Madagascar, one of the world’s poorest nations, has been mired in a political crisis since 2009, when former radio DJ Andry Rajoelina toppled president Marc Ravalomanana in a military coup.
Social and economic conditions are dire. Investment and aid have been cut off.
Poverty is on the rise. Insecurity and lawlessness prevail. In the south, dozens of civilians have been killed by heavily armed bandits.
Compounding the deteriorating humanitarian situation, swarms of locusts now threaten 13 million farmers’ livelihoods, as well as food security in the country.
But there is a ray of hope. Presidential elections, which have been scheduled and rescheduled repeatedly since the coup, are now slated to take place on October 25 (with a run-off before Christmas if no candidate receives more than 50% of the vote).
An internationally recognised free and fair election is key to ending Madagascar’s isolation, and to offering a way out of the current economic abyss.
That’s the best-case scenario. The nation does not have a good democratic track record. In September 2011, an election road map brokeredby the Southern African Development Community was followed by an uncertain 16-month transitional power-sharing arrangement.
It did not resolve the political deadlock between Ravalomanana (living in exile in South Africa) and the transition leader, Rajoelina.
Earlier this year, the political winds looked promising. Both men agreed to withdraw from the presidential race in a good-faith agreement brokered by the international community to defuse the tense political situation. In a matter of weeks, both reneged.
Ravalomanana put forward his wife in his stead, violating the agreement’s spirit, if not the letter. Rajoelina broke it more directly, announcing that he would be a candidate himself.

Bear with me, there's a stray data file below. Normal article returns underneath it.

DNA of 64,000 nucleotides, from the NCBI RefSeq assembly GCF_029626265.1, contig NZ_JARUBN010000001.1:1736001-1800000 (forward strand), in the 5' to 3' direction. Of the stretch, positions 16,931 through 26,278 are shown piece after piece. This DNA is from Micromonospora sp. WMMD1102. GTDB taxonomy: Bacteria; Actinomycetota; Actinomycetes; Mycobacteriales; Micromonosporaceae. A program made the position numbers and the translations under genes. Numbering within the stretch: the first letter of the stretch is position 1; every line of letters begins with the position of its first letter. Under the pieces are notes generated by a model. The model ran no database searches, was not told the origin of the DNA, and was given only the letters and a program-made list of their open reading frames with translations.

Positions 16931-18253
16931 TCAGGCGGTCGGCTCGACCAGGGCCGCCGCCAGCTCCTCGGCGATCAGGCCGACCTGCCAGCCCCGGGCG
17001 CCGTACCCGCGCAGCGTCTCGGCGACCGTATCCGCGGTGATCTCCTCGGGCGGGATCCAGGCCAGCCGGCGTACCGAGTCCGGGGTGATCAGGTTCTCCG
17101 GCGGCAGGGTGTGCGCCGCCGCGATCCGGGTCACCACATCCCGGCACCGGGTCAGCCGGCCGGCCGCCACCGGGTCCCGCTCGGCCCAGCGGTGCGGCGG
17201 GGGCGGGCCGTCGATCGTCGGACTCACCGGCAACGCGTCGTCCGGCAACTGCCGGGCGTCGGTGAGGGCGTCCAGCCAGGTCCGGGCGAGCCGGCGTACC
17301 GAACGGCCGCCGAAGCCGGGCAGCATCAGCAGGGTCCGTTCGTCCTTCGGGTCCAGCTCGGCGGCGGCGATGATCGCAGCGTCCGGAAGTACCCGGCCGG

Another former president, Didier Ratsiraka, also threw his hat in the ring.
Remarkably, the electoral court accepted their candidacies, despite all three failing to comply with eligibility criteria.
Outraged, the international community refused to finance the vote and threatened sanctions if they didn’t withdraw. They refused.
An impasse ensued, with the politicians playing self-interested games while Madagascar slumped deeper into stagnation.
Recent developments have generated renewed momentum. A reconstituted electoral court ruled in August that all three candidates (along with several others) didn’t qualify and would be excluded.
The decision took domestic and international actors by surprise, but unlocked finances and opened the way for the first legitimate elections in more than two decades.
But uncertainty remains, exacerbated by several bomb blasts in the capital, Antananarivo, last month.
The disqualifying of popular candidates has heightened tensions.
But in a nation where cynics are nearly always vindicated, there is still cause for optimism. Both the Ravalomanana (63) and Rajoelina (34) camps have identified proxy candidates.
While Rajoelina has tapped several regime insiders, Ravalomanana’s movement will be represented by Dr Jean Louis Robinson, who served in his Cabinet.
There are 31 other candidates of varying quality. If elections proceed peacefully and the Malagasy people and the international community deem the process and outcome credible, the nation may have some real hope for recovery.
» Klaas is a PhD candidate in politics at the University of Oxford and Pigou is the director of The International Crisis Group’s Southern Africa Project